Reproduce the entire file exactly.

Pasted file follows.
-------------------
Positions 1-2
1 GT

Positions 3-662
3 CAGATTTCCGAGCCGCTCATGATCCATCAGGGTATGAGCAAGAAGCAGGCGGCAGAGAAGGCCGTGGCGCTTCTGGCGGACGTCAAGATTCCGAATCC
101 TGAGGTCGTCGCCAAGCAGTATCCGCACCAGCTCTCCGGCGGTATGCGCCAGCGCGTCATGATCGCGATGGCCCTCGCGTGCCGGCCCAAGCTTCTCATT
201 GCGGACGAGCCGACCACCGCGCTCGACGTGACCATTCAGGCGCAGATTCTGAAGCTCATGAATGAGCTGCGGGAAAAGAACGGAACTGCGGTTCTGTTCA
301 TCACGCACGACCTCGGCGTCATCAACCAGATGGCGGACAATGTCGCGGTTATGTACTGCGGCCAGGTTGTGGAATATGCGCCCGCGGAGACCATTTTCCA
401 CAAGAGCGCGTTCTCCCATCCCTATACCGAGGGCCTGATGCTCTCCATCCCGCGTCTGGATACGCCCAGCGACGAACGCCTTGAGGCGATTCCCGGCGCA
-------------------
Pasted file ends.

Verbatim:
Positions 1-2
1 GT

Positions 3-662
3 CAGATTTCCGAGCCGCTCATGATCCATCAGGGTATGAGCAAGAAGCAGGCGGCAGAGAAGGCCGTGGCGCTTCTGGCGGACGTCAAGATTCCGAATCC
101 TGAGGTCGTCGCCAAGCAGTATCCGCACCAGCTCTCCGGCGGTATGCGCCAGCGCGTCATGATCGCGATGGCCCTCGCGTGCCGGCCCAAGCTTCTCATT
201 GCGGACGAGCCGACCACCGCGCTCGACGTGACCATTCAGGCGCAGATTCTGAAGCTCATGAATGAGCTGCGGGAAAAGAACGGAACTGCGGTTCTGTTCA
301 TCACGCACGACCTCGGCGTCATCAACCAGATGGCGGACAATGTCGCGGTTATGTACTGCGGCCAGGTTGTGGAATATGCGCCCGCGGAGACCATTTTCCA
401 CAAGAGCGCGTTCTCCCATCCCTATACCGAGGGCCTGATGCTCTCCATCCCGCGTCTGGATACGCCCAGCGACGAACGCCTTGAGGCGATTCCCGGCGCA